A herbicide that lingers in the soil for an extended length of time (past the time you need it) could cause major problems in crop rotation plans — this is called “carryover.”
Every herbicide label has information concerning any carryover issues associated with it. Be sure you know the potential carryover of the herbicides you want to use when you’re developing your weed control program.
[READ: Decoding Ag Chemical Labels]
Why Does Soil Adsorption Matter?
Soil adsorption — that’s adsorption, not absorption — occurs when the herbicide applied to the soil becomes chemically bound to solids and renders itself unavailable for plant uptake, as well as leaching and microbial degradation.
By definition, adsorption occurs when atoms, ions or molecules from a gas, liquid or dissolved solid adhere to a surface. This is important because, where crop production is concerned, soil type regulates soil adsorption. This means that your soil type can impact how plants get access to the chemicals you apply.
A few things to keep in mind about soil adsorption:
As organic matter and soil clay content of the soil increase, so does herbicide adsorption; this is due to the chemical reactivity and binding sites increasing in number.
Wet soils adsorb lower amounts of herbicides because water fills many of the binding sites.
As soil pH decreases, the soil has less positive charged particles to fill the binding sites which allows herbicide soil adsorption to increase.
Herbicides that are highly water soluble do not adsorb to the soil very well and can be subject to leaching. Also, low organic matter and coarse textured soils boost the leaching probability.
What Causes Herbicides To Break Down?
Microbial degradation is the breakdown of herbicides by bacteria, algae and fungi living in the soil.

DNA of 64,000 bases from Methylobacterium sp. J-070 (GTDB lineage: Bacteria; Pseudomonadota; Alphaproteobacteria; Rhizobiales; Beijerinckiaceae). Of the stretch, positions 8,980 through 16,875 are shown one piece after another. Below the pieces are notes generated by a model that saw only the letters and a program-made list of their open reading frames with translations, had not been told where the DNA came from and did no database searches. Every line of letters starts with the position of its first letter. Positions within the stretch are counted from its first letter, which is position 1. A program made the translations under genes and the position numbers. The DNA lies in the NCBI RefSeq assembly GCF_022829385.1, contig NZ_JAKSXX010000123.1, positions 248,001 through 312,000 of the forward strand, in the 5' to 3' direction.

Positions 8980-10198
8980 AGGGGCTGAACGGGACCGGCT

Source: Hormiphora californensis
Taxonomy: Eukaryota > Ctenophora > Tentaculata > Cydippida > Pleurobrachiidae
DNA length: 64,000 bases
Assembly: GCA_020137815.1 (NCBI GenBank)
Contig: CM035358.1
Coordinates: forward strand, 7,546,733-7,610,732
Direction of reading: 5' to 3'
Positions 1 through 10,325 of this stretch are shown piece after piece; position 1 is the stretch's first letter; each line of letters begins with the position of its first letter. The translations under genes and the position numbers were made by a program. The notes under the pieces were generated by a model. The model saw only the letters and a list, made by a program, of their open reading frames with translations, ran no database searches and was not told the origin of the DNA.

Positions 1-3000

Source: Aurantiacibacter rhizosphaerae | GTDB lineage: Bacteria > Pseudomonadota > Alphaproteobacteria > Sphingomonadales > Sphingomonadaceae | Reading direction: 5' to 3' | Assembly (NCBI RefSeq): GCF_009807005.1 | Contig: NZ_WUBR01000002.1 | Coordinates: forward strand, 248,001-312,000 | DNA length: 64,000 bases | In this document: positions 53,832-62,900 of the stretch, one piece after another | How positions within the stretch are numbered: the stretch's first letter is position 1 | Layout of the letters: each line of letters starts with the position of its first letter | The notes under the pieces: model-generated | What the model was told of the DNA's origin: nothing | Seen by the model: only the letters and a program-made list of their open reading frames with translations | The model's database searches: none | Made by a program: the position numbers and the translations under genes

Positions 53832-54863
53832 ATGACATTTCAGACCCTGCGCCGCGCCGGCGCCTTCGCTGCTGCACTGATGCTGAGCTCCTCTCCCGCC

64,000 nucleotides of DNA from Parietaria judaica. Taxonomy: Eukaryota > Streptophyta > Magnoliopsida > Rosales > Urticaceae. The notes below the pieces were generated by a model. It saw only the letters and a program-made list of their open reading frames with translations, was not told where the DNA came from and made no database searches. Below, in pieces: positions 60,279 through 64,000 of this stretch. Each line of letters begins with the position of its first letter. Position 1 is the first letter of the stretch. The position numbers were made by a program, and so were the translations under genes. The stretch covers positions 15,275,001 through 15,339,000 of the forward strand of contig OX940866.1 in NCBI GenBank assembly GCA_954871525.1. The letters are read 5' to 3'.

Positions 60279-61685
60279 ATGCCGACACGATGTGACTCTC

These microbes use the herbicides as a food source and are herbicide specific, which means that the repeated use of a specific herbicide will likely result in shorter residual weed control due to a population buildup of the microbes that feed on that herbicide.
A few things to keep in mind about microbial degradation and herbicide breakdown:
Soils with higher organic matter favor microbe growth, while pH extremes hinder microbe activity.
Soil temperature and soil moisture also regulate microbe activity. Chemical decomposition of herbicides increases with warmer soil temperatures and as soil pH decreases.
Some herbicides decompose when exposed to sunlight, and will require immediate incorporation into the soil to prevent loss.
[READ: Resistant Weed Control - Things Every Grower Should Know]
Good Record-Keeping Is Key
By observing and recording as much information as possible around your planned herbicide applications, you can make an educated guess at your residual herbicide efficiency.
The information you collect is also a valuable tool to estimate any herbicide carryover issues for the following year’s crop.
By following the detailed herbicide labels, which were developed after years of thorough testing and meeting government requirements, you will get the best performance from the herbicide used. Remember, the herbicide label is the law.
Find the Right Herbicides for Your Operation
FBN Direct® has the diverse array of herbicides you need to proactively prepare against weed pressures and keep your operation running smoothly. With detailed product labels, transparent pricing, savings opportunities, and similar product references available for each product, FBN Direct provides the information you need to make an informed decision on your herbicide strategy this season.